05w17:1 The Power of Nightmares

by timothy. 0 Comments

Good Reads Mailing List | 2005 week 17 number 1 (The Power of Nightmares)

CBC Newsworld began broadcasting this 3 part series last night, albeit massacred by adverts for the Bowflex walking machine and McCain crispy taters. The host of the Passionate Eye, Michaelle Jean, noted that this had been a big hit in Britain when it came out last October, and that it was a cult classic on the Internet…

…meaning, it’s viewable at the Information Clearing House Link below, streamed as a Real Media file embedded in the page (although I recommend you right/control-click on it to play in Real Player). Information Clearinghouse has also provided transcripts of the episodes. – Timothy

The Power of Nightmares | Adam Curtis
NOTE: Part I, with links to Part II and III, with transcripts and Real Video presentation

The Exorcist | Tim Adams
“Curtis’s original idea led him in typically unexpected directions. In particular, to developing a fearful symmetry between American neoconservative thought and Islamic fundamentalism. In looking back he discovered that the progenitors of each of these movements – the American political philosopher Leo Strauss, and the Egyptian revolutionary Sayyid Qutb – had been responding to similar observations. They had both been at American universities just after the Second World War – Strauss as a professor, Qutb as a student – and what they had seen there had convinced them that within American prosperity lay the seeds of its moral destruction. ‘Everyone was thinking Truman’s America is great and these two completely obscure figures were looking at it, in 1949, and thinking no, there is something wrong with this; they were both pessimists. We now live in a world that is shaped partly by the results of their thinking.'”

The making of the terror myth | Andy Beckett
“In one sense, of course, Curtis himself is part of the al-Qaida industry. The Power of Nightmares began as an investigation of something else, the rise of modern American conservatism. Curtis was interested in Leo Strauss, a political philosopher at the university of Chicago in the 50s who rejected the liberalism of postwar America as amoral and who thought that the country could be rescued by a revived belief in America’s unique role to battle evil in the world. Strauss’s certainty and his emphasis on the use of grand myths as a higher form of political propaganda created a group of influential disciples such as Paul Wolfowitz, now the US deputy defence secretary. They came to prominence by talking up the Russian threat during the cold war and have applied a similar strategy in the war on terror. As Curtis traced the rise of the ‘Straussians’, he came to a conclusion that would form the basis for The Power of Nightmares. Straussian conservatism had a previously unsuspected amount in common with Islamism: from origins in the 50s, to a formative belief that liberalism was the enemy, to an actual period of Islamist-Straussian collaboration against the Soviet Union during the war in Afghanistan in the 80s (both movements have proved adept at finding new foes to keep them going). Although the Islamists and the Straussians have fallen out since then, as the attacks on America in 2001 graphically demonstrated, they are in another way, Curtis concludes, collaborating still: in sustaining the ‘fantasy’ of the war on terror.”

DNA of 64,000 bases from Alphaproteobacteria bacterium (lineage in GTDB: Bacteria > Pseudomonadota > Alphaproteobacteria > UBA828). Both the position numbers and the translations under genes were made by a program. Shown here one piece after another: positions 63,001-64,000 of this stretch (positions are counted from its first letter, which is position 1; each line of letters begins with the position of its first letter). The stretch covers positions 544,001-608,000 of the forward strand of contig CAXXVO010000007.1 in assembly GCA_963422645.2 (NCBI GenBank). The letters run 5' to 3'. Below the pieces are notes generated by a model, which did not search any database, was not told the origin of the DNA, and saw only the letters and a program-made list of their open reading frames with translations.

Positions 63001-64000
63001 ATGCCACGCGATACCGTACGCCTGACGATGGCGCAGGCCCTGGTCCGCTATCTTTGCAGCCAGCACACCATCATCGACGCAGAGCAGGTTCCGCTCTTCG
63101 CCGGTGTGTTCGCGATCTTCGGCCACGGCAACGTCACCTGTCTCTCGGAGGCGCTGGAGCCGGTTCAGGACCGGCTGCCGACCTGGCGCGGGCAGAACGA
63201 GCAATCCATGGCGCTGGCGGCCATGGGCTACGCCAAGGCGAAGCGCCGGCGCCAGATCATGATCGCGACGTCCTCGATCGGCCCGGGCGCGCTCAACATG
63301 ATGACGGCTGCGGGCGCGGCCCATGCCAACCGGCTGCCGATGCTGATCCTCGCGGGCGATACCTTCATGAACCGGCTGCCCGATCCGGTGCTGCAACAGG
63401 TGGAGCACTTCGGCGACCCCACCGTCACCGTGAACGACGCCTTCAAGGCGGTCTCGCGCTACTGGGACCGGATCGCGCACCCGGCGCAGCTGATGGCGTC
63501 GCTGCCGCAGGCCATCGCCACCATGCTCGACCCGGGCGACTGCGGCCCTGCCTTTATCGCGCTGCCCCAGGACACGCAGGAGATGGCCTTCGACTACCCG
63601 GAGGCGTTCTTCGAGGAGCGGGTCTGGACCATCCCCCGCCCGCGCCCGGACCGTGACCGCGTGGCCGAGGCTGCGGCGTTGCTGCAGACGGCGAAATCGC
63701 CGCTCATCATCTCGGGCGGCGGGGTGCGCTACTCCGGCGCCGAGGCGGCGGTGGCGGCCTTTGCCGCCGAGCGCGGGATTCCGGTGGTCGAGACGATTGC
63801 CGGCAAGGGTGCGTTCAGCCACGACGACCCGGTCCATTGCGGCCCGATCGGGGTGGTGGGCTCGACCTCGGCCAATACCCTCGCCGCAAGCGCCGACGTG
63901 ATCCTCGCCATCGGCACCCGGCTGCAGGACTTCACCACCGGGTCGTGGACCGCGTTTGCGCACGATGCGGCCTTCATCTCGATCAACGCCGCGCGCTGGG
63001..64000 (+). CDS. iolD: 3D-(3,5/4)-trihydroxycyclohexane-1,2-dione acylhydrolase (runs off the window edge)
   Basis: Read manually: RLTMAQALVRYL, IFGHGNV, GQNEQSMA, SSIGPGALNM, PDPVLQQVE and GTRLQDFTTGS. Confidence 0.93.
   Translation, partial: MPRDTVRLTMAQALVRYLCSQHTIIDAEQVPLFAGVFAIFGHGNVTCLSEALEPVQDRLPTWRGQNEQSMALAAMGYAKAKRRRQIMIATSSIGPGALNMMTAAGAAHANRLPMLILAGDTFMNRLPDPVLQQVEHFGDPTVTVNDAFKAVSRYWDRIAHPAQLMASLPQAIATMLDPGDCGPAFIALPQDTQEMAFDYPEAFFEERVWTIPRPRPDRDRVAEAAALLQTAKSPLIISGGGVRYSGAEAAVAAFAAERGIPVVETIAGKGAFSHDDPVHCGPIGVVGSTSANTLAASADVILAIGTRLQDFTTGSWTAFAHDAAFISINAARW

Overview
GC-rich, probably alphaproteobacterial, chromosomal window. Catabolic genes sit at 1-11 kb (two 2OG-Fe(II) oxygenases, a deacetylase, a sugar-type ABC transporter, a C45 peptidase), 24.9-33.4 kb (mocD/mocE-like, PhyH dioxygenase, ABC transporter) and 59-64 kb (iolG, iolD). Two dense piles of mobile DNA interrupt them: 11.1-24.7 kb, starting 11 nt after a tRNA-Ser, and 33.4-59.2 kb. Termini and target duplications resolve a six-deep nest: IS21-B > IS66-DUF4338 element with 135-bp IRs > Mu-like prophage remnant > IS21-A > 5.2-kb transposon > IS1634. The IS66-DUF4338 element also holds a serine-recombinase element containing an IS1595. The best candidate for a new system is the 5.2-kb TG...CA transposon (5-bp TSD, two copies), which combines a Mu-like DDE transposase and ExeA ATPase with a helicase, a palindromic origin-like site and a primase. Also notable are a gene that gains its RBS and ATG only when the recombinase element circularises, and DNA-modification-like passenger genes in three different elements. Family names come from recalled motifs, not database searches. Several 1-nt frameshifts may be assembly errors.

Interview with Adam Curtis | CBC
“VIEWER: Are you saying that there is no threat?
DIRECTOR ADAM CURTIS: No, the series did not say this. It was very clear in arguing that although there is a serious threat of terrorism from some radical Islamists, the nightmare vision of a uniquely powerful hidden organization waiting to strike our societies is an illusion. As the films showed, wherever one looks for this ‘al-Qaeda’ organization – from the mountains of Afghanistan to the ‘sleeper cells’ in America – the British and Americans are pursuing a fantasy. The bombs in Madrid and Bali showed clearly the seriousness of the threat – but they are not evidence of a new and overwhelming threat unlike any we have experienced before. And above all they do not – in the words of the British government – ‘threaten the life of the nation’. That is simply untrue. “

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emailed by Timothy on Tuesday 26 April 2005 @ 12:40 PM

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